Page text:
King of the Rising (Islands of Blood and Storm, #2)King of the Rising by Kacen Callender
My rating: 3/5 cats
One StarOne StarOne Star

i don’t know if i am going to actually review this book so much as talk around my experience with this book/series. there’s a big fat (figurative) elephant at the end of this one, and it influenced the way i felt about the whole book, but it cannot be mentioned, so imma try to dance around it best i can. bear with me.

in short, i wanted to like this book/series more than i did. the covers are gorgeous, and—less superficially—the premise is appealing; a magic-infused take on slave rebellions during danish colonization of the virgin islands. but while i liked parts of it very much—the characters, the tension, and especially the way they wrote the memory-erasure sequences—i had the same fundamental problems with this one as i did with Queen of the Conquered: it was confusing and there was too much exposition—we are told too many things instead of experiencing events alongside the characters.

this tendency to info-dump is made more exasperating by the constant barrage of proper nouns, which slowed me down considerably.

Each island had a lead contact in the network of whispers, who, following the night of the first revolt, should have beome the leaders of each island as well. The leader of Skov Helle is a man named Lambert; the leader of Nørup Helle, a man named Martijn. The leader of Årud Helle is a woman named Voshell.

i’m notoriously bad at reading fantasy because it’s hard for me to keep the strings of fantasy people, places, and things from tangling in my head.

Kjerstin asks to speak with any scouts who might be on the island, but Zeger says that all messengers had left Nørup Helle to contact Hans Lollik Helle and never returned. “We assumed they were killed by the Fjern at sea.”

i also experienced some geographical confusion, which is entirely my fault. i’m very maps-schmaps, so even when they have been courteously provided by the author to enhance my reading experience, i never look at ’em. so, although i could have turned to the helpful map at any point when things were getting jumbled up in my mind, i did not. mea culpa. still, there are too damn many similarly-named islands, and characters are forever traveling to one or another, and then returning from one or another, or temporarily relocating to one or another, and i had to keep pausing to remember which fresh helle is this?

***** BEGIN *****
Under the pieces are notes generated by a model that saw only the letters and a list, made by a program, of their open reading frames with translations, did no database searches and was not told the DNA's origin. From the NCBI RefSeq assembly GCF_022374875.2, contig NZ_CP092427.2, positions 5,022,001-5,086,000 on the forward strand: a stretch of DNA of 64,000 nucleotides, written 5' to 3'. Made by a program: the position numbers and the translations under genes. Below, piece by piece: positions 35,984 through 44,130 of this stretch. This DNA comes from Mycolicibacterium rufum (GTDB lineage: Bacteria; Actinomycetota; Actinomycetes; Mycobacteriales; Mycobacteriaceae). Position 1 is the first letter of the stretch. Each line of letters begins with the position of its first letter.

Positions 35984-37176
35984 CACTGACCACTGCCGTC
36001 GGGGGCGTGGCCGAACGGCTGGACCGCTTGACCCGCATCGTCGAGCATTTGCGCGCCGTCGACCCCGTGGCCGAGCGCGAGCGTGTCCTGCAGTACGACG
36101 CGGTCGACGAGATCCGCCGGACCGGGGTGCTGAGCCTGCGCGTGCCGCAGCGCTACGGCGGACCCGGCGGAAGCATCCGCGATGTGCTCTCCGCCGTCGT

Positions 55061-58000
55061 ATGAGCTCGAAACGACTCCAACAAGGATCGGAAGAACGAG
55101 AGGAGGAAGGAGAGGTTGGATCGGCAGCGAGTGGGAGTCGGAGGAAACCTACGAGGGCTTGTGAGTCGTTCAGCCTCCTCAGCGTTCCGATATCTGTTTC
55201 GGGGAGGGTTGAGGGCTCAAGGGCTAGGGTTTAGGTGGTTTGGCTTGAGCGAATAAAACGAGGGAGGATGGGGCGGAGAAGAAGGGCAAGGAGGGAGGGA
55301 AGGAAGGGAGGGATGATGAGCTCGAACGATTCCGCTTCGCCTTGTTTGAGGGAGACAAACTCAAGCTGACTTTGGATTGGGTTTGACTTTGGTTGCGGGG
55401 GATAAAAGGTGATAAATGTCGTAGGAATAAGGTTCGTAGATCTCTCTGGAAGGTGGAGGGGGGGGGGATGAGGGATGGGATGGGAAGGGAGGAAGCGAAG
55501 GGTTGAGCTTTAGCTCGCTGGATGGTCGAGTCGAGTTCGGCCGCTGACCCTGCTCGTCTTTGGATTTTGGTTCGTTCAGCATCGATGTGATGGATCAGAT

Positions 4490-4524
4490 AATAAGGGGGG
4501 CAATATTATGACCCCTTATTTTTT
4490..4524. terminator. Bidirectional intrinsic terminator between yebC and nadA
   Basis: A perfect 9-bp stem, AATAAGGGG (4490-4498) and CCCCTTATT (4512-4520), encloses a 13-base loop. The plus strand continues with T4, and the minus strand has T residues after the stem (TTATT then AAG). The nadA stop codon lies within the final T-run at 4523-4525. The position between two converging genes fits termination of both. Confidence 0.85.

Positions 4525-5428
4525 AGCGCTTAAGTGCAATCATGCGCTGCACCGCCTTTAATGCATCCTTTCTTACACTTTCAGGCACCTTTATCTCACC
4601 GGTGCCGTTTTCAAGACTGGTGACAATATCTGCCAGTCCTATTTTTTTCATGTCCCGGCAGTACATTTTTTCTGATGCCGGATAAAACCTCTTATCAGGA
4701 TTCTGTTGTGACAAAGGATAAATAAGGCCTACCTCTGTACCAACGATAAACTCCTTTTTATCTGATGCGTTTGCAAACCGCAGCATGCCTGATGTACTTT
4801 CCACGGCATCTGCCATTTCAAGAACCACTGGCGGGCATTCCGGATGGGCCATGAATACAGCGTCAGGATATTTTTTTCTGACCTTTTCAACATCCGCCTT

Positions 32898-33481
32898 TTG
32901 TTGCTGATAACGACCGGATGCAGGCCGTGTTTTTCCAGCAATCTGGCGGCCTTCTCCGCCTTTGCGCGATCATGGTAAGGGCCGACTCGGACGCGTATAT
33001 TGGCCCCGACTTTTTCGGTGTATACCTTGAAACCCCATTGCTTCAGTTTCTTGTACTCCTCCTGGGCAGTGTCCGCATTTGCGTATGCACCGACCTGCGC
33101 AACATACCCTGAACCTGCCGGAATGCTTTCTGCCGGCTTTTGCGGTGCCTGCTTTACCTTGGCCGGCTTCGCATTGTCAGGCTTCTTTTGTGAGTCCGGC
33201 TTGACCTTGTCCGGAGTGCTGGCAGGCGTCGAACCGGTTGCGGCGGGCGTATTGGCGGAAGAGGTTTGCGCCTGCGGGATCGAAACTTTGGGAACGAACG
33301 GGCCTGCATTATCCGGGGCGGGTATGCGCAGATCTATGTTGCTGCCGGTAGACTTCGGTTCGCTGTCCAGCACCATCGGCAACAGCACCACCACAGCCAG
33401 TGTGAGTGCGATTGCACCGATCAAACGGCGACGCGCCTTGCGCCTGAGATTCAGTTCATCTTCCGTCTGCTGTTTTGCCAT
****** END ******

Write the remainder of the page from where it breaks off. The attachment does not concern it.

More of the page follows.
so, yes—i found it difficult to sink into the story, i was often confused, there were times when i felt like i was missing pages; trying to track down where certain characters were or what had actually happened, and when, because—again—so much of this book’s events transpire through exposition rather than action.

mind you, there was plenty i did understand, and even enjoyed, in between my page-flipping confusion. this takes place directly after the events of Queen of the Conquered, and the idealistic løren jannik has been chosen to lead the revolution of what remains of his people against what remains of the fjern. they are still vastly outnumbered.

their situation isn’t completely hopeless: the islanders have weapons and warriors, and their abilities are underestimated by the fjern, giving them the element of surprise. additionally, people fighting for a cause; for their freedom, fight hard, and those accustomed to deprivations and performing hard labor in unforgiving conditions can endure more physical discomfort than soft people unaccustomed to conflict. also, some of the islanders, unbeknownst to the fjern, have kraft—magical powers the fjern have attempted to eradicate over the years by exterminating any islander displaying these powers, believing it to be their right alone.

the islanders also have a secret weapon in sigourney, the master manipulator/aspiring queen of the conquered who is currently wolfing in the fjern’s flock, able to communicate with løren across great distances, using their kraft.

and all løren has to do is unite his people and guide them to victory.

the big philosophical question re: leadership has always been: is it better to be loved or feared?

here, the question is closer to: is it better, as a leader, to be empathetic or realistic?

løren is all empathy—he doesn’t want to see any more of his people die, he believes life is precious and that people can change, even when allowing certain people to live, like sigourney, leaves himself—and the revolution—open to betrayals. and he is betrayed, proven wrong, by many people, time and time again.

we’ve seen what happens when the wrong person is in charge of things, but løren acts like an ideal leader: taking counsel from his advisors, weighing decisions, trying to minimize casualties, but uniting people who are scattered across a number of islands in a fight to free themselves from the yoke of slavery against an unbeatable enemy is a big task, and the situation may be too complicated to handle with optimism and mercy. under different circumstances, he might be an excellent leader, but against the infighting, the power struggles, the snitches willing to sell out their own people to curry favor with their oppressors, the bloodbaths, and the growing frustration of his advisors who have more strategic military agendas, løren struggles, and no matter how he tries, his people keep dying while those still alive question his suitability for the role.